Arctic paleoclimatologists are very familiar with the Holocene "hypsithermal" event - a warm period some five to 10 thousand years ago that caused widespread retreat of permafrost and changes in vegetation patterns. Indeed, we have shown that Arctic summer temperatures at that time were five to eight degrees warmer than today. Polar bears and those lower on the Arctic food chain survived, as they will with the current warming.

As for 20th century warming, climatologists and paleoclimatologists alike agree that we are observing a solar-driven climb out of the Little Ice Age. In fact, most of the modern warming trend began prior to any substantial increase in CO2. Recent glacier retreats, breakup of the Ward Hunt Ice Shelf on the north coast of Ellesmere Island, and permafrost degradation have been in the making since the end of this Little Ice Age. We know that the Little Ice Age was an artifact of solar variability, with key intervals of maximum cooling corresponding to historically documented minimums in solar activity when no sunspot activity was recorded. The cosmogenic isotopes, 10Be in ice cores and 14C in tree rings, are measures of solar activity, and they faithfully correlate with sunspots and with climate.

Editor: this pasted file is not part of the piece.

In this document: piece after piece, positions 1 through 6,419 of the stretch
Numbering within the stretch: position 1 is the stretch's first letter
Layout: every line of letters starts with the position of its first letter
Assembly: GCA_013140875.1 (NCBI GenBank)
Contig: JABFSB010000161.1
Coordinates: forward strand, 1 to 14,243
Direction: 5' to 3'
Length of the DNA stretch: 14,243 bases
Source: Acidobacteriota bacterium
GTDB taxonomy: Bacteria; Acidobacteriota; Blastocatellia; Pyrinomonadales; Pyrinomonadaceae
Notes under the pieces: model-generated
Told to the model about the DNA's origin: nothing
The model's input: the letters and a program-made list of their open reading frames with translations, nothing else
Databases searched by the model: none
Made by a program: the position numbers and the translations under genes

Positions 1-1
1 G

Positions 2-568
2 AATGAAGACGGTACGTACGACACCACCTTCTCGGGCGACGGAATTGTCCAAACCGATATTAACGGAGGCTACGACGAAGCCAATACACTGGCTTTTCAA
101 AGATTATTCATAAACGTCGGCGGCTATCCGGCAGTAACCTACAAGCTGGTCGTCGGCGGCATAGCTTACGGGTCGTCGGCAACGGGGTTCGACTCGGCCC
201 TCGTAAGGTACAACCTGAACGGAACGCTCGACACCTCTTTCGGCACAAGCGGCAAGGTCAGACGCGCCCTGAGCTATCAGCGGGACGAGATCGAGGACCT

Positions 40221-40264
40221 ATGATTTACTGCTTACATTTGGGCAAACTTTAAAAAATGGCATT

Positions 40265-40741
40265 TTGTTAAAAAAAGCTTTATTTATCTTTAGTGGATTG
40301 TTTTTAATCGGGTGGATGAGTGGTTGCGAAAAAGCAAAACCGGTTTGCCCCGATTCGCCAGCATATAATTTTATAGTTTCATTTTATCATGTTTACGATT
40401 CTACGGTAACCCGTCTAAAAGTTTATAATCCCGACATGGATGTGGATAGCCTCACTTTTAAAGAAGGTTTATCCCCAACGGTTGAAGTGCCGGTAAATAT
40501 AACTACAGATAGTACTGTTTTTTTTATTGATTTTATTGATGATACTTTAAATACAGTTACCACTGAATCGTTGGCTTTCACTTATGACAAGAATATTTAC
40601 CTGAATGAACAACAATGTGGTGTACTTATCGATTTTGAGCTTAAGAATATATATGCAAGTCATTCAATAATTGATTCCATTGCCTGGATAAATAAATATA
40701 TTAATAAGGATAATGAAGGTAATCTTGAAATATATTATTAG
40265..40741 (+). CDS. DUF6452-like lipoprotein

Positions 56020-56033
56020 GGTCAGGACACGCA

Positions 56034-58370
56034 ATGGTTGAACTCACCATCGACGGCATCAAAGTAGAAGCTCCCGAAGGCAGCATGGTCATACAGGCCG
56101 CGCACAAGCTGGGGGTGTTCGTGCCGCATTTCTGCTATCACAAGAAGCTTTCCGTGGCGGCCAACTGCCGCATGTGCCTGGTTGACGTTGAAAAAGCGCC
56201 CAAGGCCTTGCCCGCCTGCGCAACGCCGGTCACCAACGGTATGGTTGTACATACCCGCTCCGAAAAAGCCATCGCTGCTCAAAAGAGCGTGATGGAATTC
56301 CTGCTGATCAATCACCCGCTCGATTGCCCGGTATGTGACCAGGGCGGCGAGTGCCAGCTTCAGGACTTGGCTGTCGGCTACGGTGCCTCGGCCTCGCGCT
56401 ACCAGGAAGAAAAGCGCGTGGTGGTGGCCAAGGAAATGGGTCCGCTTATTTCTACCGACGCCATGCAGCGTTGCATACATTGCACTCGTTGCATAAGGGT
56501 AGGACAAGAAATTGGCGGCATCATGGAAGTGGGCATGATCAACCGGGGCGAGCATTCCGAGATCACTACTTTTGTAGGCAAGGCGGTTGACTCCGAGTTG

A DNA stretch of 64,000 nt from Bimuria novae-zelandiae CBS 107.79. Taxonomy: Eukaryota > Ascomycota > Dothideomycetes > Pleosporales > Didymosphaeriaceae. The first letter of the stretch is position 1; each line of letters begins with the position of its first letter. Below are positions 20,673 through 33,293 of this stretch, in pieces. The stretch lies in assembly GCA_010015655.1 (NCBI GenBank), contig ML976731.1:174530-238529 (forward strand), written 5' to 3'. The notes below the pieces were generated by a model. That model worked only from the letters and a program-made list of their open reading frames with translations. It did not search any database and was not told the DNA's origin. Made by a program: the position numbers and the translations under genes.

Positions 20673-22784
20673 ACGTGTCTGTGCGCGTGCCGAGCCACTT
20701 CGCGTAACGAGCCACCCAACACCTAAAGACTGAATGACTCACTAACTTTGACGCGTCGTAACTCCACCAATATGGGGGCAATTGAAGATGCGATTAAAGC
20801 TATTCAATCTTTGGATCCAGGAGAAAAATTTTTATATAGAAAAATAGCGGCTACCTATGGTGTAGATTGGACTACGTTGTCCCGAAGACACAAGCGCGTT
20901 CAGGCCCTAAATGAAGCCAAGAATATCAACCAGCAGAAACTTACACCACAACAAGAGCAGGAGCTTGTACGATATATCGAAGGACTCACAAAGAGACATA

The return to warmer conditions began in the late 1800s (when ships managed to sail the Northwest Passage for the first time), and we find solar activity has greatly increased since this time, with sunspot numbers now at all-time highs. However, the scientific basis for climate change is poorly presented in the media. That The New York Times published rubbish about ice leads on the northern ice cap appearing for the first time in 50 million years is totally irresponsible (the Times was finally shamed into publishing a retraction). That portion of the scientific community that attributes climate warming to CO2 relies on the hypothesis that increasing CO2, which is in fact a minor greenhouse gas, triggers a much larger water vapour response to warm the atmosphere. This mechanism has never been tested scientifically beyond the mathematical models that predict extensive warming, and are confounded by the complexity of cloud formation - which has a cooling effect.

On the contrary, the role of solar activity on climate warming has been observed in real data sets collected at many different time scales. All are consistent in showing a relationship between changes in solar activity and temperature. Before spending futile billions on Kyoto implementation measures, perhaps we should pay more attention to the role that the sun plays. We know that it was responsible for climate change in the past, and so is clearly going to play the lead role in present and future climate change. And interestingly... solar activity has recently begun a downward cycle.

Dr. Ian Clark
Professor, Department of Earth Sciences
University of Ottawa